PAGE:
Exploring effects of single-session anodal tDCS over the inferior frontal gyrus on responses to food cues and food cravings among highly disinhibited restrained eaters: A preliminary study.


Key Laboratory of Cognition and Personality (Ministry of Education), Southwest University, Chongqing, 400715, China; School of Psychology, Southwest University, Chongqing, 400715, China. Electronic address: [Email]


According to the hedonic-inhibitory model, overeating occurs when active inhibitory capacities mediated by the prefrontal areas are overridden by hedonic-eating motivation mediated by the mesolimbic reward system. The inferior frontal gyrus (IFG) has a crucial role in inhibiting hedonic-cues response yet transcranial direct current stimulation (tDCS) studies have emphasized the dorsolateral prefrontal cortex (DLPFC), to the neglect of other executive network regions including the IFG. Therefore, we investigated modulating effects of single session tDCS over the right IFG on behavior response inhibition to external food cues and subjective food cravings among highly disinhibited restrained eaters (REs), a group susceptible to overeating and overweight. Within a randomized blinded between-groups design; participants (N = 57) received a single session of real or sham tDCS over the right IFG. Compared to peers in the sham condition, those who received tDCS stimulation showed higher levels of response inhibition toward external food cues on a post-intervention stop-signal task. Conversely, stimulation had no effects on subjective food cravings. Overall, results suggested tDCS targeting the right IFG has potential utility in treating disinhibited REs. However, because effects were isolated to increasing response inhibition to external food cues, follow-ups are needed to evaluate whether multi-session tDCS targeting this area has effects that extend to subjective food cravings.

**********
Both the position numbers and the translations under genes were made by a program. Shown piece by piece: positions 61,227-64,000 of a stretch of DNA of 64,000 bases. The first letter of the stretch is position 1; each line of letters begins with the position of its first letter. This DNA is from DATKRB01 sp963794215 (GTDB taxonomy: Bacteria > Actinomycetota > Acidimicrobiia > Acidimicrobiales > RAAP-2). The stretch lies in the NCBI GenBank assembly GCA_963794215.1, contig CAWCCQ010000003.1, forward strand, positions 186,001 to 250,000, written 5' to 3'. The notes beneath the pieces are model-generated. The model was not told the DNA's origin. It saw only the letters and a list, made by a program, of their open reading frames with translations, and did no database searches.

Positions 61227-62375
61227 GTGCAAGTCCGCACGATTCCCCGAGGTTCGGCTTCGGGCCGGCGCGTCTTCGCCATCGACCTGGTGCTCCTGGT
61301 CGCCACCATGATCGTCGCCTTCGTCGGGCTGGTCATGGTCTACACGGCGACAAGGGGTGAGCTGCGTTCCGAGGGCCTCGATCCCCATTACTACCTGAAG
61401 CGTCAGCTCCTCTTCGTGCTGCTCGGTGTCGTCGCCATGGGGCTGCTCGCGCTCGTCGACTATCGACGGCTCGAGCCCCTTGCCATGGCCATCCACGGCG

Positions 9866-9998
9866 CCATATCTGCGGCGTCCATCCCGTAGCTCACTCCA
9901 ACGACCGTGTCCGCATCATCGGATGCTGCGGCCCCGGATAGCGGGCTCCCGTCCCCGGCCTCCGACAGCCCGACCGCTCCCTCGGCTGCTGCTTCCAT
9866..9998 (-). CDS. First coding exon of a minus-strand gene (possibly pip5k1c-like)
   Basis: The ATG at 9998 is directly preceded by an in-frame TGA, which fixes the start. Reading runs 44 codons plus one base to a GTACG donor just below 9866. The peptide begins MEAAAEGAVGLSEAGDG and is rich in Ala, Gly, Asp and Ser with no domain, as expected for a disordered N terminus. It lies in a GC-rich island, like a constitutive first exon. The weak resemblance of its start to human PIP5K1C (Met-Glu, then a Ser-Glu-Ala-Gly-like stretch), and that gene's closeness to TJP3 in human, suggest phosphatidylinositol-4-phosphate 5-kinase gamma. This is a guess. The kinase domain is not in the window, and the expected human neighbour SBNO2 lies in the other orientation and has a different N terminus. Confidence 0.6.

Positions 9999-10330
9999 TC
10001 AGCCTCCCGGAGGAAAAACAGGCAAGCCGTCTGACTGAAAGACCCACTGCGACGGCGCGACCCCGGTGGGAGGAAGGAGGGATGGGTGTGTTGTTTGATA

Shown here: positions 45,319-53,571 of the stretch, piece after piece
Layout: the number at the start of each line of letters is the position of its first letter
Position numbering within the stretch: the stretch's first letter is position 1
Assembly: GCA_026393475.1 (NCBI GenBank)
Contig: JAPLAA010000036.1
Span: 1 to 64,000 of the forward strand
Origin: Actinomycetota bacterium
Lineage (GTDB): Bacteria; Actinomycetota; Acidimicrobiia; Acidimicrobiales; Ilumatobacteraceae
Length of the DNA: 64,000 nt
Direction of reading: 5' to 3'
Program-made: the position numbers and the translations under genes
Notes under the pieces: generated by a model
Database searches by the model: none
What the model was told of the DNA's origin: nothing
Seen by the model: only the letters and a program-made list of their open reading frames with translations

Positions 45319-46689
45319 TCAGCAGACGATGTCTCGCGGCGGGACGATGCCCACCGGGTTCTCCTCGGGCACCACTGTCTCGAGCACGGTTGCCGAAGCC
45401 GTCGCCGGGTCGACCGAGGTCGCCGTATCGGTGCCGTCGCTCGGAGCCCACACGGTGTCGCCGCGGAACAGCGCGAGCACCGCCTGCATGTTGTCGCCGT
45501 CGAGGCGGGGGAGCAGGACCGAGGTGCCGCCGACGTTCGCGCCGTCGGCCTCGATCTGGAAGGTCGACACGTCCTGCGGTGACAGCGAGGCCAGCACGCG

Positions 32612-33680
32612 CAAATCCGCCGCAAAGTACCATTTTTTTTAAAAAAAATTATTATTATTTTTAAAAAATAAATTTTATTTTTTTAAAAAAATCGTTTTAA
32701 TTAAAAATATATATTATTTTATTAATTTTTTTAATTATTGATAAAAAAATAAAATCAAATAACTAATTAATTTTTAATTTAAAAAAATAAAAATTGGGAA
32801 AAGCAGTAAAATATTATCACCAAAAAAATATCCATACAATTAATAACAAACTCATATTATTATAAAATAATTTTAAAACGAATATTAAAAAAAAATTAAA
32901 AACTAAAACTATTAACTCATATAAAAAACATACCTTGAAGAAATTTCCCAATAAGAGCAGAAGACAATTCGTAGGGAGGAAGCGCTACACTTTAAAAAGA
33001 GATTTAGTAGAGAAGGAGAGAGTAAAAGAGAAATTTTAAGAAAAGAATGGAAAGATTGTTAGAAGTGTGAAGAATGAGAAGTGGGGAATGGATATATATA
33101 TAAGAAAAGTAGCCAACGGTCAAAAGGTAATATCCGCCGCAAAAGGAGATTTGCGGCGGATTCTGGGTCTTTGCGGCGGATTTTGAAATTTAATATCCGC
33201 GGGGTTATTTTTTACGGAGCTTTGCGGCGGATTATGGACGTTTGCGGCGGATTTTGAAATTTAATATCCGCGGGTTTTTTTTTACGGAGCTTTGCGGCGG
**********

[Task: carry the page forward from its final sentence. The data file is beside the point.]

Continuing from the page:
Food cravings,Inferior frontal gyrus,Response inhibition,Restrained eaters,Transcranial direct current stimulation (tDCS),

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